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Thread: New Teensy 3.5 & 3.6 User Just Saying Hi

  1. #1
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    New Teensy 3.5 & 3.6 User Just Saying Hi

    Hi All.
    After a fruitful few years with the ATmega1284P, I realized it was to time to move on. I have been intrigued with the Teensy platform for some time, and I finally purchased the Teensy 3.5 and 3.6. The two boards arrived a few days ago and I have been having a fantastic learning experience.

    Without doubt, this forum has been, and will continue to be, an invaluable tool in my education. The professional attiude on the forum is a refreshing change to some of the other forums I've visited, and it also played a role in my move to Teensy.

    I think, for now, I've bored you all enough
    Bye.

  2. #2
    Senior Member+ Frank B's Avatar
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    Yes, this forum was my reason to choose Teensy, too - after a very long absence (some years) from microcontrollers. Before that, I used ATMEL, and STM - not with Arduino.
    Arduino might be for beginners - that's true - but if you ignore the IDE, it is quite useful for more advanced, not "beginner" projects only, too.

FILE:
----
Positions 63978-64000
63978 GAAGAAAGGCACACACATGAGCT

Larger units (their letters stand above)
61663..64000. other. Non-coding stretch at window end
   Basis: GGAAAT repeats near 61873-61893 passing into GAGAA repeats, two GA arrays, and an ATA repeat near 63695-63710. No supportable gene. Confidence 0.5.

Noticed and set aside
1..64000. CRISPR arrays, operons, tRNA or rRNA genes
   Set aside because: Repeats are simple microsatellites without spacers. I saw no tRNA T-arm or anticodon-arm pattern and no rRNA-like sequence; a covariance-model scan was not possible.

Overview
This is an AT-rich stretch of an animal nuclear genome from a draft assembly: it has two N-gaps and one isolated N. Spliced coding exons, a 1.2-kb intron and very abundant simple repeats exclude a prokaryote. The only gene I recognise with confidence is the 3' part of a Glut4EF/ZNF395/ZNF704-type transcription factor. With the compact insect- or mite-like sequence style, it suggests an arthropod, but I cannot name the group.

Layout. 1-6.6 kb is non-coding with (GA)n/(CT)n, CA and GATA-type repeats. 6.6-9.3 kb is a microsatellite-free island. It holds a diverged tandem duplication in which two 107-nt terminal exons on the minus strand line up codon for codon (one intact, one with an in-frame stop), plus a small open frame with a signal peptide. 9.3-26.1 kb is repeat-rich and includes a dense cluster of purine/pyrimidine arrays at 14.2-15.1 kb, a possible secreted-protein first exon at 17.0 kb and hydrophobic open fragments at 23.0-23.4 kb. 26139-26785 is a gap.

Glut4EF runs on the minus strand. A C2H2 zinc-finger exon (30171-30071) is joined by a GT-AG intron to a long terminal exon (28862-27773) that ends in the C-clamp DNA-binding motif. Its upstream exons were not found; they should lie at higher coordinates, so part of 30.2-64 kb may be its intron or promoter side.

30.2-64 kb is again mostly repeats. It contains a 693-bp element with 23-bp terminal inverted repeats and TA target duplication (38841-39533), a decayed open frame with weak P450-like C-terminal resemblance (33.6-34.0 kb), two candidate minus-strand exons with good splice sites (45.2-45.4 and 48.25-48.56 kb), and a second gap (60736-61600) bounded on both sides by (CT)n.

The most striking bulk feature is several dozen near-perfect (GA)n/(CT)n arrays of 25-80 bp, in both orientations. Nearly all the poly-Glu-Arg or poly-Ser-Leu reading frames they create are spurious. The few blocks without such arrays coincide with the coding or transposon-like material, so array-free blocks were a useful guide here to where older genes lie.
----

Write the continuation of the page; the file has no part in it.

Welcome.

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    Hi Frank B
    My roots go a bit further into the past. I cut my micro-processor teeth on the Motorola 6800 series. Most of the production stuff was on the Motorola 68705 micro-controller. My career path took me away from micro-controllers, but I'm back, decades later, exploring the world of micro-comtrollers again.

    I started down the Arduino road, but finding that C++ was the driving force behind it all, I rubbed my hands with glee, and have been honing my embedded C++ skills since. I ran into the limitations of the 8 bit architecture and now with Teensy I can finally expand into the 32 bit ARM world.

    I fully expect to have a teensy bit of fun and challenge

  4. #4
    Senior Member+ Frank B's Avatar
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    I mentioned microcontrollers only. I learnd assembler on a ZX81 (Z80 CPU) and C64 (6510 aka 6502 CPU).
    Some time I worked on a CYBER mainframe Big machine.. needed an own room

  5. #5
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    I played with the 4004 and 4040 when they were first released, but It wasn't until the 6800 was released that
    I settled on Motorola. When the RCA6502 was first released I played with it thinking It may be useful for remote data logging, but I never got the project off the ground -- too many higher priorities.

    i now look back fondly at getting the 6800 development board when it was released and interfacing it to a teletype with paper tape for uploading assembler object code. It was quite the Eureka moment. Hard to believe that this was 40+ years ago.

  6. #6
    Senior Member PaulStoffregen's Avatar
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    With Teensy, you're still sorta on the same Motorola path.